Road safety educators ‘should not shy away from’ storytelling

12.00 | 23 May | | 7 comments


Empathy and storytelling have their place in road safety education – but hard-hitting images and gore are not necessary or effective, according to a new report.

The report – titled ‘the role of empathy through storytelling in young driver road safety education’ – has been authored by Jami Blythe from Northumbria Police, as part of her professional doctorate (DProf).

In her position as motor patrols officer, Jami Blythe is involved in delivering Road Sense Common Sense (Road Sense), an emergency services multi-partner young driver road safety presentation.

Road Sense takes a format similar to other initiatives across the country, such as Safe Drive Stay Alive and Wasted Lives. It is a staged presentation which comprises a short film and live speakers, delivered to sixth form students at their own schools and colleges.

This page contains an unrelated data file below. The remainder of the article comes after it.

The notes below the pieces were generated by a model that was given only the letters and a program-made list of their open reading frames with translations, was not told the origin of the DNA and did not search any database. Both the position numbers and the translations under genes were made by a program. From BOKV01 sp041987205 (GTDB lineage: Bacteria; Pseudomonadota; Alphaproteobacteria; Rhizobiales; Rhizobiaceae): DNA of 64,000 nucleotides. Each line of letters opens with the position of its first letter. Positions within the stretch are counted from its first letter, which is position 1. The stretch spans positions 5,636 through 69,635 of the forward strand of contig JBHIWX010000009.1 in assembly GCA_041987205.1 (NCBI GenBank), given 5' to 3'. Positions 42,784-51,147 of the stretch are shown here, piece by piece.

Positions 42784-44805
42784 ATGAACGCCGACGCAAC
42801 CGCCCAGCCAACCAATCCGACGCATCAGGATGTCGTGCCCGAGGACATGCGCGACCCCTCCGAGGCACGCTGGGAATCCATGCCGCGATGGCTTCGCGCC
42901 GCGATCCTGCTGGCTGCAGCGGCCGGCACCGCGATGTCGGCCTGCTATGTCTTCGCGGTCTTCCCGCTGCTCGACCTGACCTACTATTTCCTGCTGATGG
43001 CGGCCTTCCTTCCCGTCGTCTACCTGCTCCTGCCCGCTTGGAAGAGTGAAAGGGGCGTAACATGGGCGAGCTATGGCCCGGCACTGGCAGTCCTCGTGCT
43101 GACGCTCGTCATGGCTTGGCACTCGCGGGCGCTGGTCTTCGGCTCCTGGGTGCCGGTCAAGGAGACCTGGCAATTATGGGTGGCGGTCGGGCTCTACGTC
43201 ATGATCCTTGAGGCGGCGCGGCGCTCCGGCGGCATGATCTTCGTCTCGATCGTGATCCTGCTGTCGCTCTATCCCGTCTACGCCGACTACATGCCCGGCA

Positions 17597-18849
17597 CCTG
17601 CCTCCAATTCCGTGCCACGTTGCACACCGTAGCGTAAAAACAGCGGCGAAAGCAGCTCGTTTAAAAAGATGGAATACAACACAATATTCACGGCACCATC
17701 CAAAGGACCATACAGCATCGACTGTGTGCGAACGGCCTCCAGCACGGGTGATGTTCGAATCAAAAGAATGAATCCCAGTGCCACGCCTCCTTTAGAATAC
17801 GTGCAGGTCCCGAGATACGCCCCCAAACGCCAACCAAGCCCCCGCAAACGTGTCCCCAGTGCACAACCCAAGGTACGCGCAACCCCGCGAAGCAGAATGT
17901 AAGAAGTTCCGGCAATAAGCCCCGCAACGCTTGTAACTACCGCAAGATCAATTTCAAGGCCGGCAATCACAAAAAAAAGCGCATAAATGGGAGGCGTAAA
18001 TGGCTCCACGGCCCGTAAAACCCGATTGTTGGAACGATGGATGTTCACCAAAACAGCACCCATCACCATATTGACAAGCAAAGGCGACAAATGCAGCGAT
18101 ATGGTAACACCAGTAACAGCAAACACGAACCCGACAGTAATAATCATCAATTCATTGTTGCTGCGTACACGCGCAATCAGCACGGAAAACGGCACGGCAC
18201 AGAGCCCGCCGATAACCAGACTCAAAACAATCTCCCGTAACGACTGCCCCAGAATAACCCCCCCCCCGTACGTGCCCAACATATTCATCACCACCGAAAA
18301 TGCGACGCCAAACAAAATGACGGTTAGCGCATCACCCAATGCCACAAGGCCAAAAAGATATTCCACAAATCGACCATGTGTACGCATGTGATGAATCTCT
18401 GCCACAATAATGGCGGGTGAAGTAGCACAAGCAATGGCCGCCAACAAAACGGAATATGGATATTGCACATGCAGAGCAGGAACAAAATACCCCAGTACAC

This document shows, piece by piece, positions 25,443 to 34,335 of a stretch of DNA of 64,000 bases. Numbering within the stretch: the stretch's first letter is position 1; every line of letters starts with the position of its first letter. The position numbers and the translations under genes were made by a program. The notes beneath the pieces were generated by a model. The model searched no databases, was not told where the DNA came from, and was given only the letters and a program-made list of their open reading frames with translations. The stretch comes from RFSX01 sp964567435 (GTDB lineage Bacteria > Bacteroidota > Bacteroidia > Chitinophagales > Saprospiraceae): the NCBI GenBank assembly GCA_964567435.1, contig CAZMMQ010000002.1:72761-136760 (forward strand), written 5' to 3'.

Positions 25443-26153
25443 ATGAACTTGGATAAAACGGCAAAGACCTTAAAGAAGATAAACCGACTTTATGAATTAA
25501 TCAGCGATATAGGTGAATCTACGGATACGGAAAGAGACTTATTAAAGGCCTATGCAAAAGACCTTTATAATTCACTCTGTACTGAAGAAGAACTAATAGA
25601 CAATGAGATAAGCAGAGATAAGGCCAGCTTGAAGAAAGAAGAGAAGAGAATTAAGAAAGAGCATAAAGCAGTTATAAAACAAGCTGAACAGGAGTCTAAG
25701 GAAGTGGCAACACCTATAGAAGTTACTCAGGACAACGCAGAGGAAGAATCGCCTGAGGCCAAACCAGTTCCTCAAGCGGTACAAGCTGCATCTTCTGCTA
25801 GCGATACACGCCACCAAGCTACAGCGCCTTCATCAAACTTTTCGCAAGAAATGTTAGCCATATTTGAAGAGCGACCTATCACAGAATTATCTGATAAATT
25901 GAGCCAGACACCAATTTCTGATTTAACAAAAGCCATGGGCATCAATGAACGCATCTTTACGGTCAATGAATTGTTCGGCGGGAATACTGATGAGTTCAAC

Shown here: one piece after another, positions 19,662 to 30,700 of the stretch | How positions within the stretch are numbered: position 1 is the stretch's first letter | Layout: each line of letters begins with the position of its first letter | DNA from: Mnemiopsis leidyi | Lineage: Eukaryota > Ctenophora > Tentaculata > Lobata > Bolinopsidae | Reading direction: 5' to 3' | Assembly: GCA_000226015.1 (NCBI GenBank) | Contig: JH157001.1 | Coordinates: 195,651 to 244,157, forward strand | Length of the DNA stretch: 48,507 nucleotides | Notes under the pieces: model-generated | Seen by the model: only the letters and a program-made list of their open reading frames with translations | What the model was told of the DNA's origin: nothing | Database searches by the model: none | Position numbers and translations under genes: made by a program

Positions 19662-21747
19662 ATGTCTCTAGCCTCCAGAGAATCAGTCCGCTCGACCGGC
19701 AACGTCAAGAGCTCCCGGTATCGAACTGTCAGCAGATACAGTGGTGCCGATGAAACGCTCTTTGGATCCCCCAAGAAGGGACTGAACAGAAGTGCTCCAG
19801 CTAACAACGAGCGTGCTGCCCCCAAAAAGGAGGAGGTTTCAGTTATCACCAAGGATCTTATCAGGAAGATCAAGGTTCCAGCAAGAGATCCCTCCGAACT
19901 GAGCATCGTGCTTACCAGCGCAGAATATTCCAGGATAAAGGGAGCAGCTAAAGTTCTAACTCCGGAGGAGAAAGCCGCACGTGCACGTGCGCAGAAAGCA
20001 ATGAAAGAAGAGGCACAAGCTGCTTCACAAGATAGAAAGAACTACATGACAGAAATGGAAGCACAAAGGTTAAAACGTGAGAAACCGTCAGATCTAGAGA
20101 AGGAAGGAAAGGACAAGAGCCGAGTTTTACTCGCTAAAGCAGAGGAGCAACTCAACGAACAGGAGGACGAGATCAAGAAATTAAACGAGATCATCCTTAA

Road Sense is designed to raise road safety awareness among young road users and promote better decision making through reflective accounts and authentic stories. No graphic or ‘gory’ images are used in the presentation.

Jami Blythe’s research began in 2015, when she began to analyse the engagement of the young audience with the short films and speakers featured in the Road Sense presentation.

In evaluation carried out immediately after the presentations, a ‘slight preference’ for stories told by the live speakers was observed, with in some cases twice the number of students finding the speakers more impactive than the short films.

Literature regarding empathy, storytelling and health communications was then explored to provide a basis for further research, in order to explore the potential of real stories to help deliver road safety messages to young drivers.

This was followed by focus groups with students to explore what aspects of the Road Sense presentation they could recall, and whether it had resulted in better decision making when travelling in vehicles with friends.

During one of the groups, Jami Blythe says a student explained how he had felt a ‘lump in [his] throat’ while watching the Road Sense presentation. The presence of discrete emotions, such as sadness, were also discussed during the session.

In her thesis, Jami Blythe makes the following recommendations for road safety professionals:

  • Embrace the experience of others, such as those from emergency services.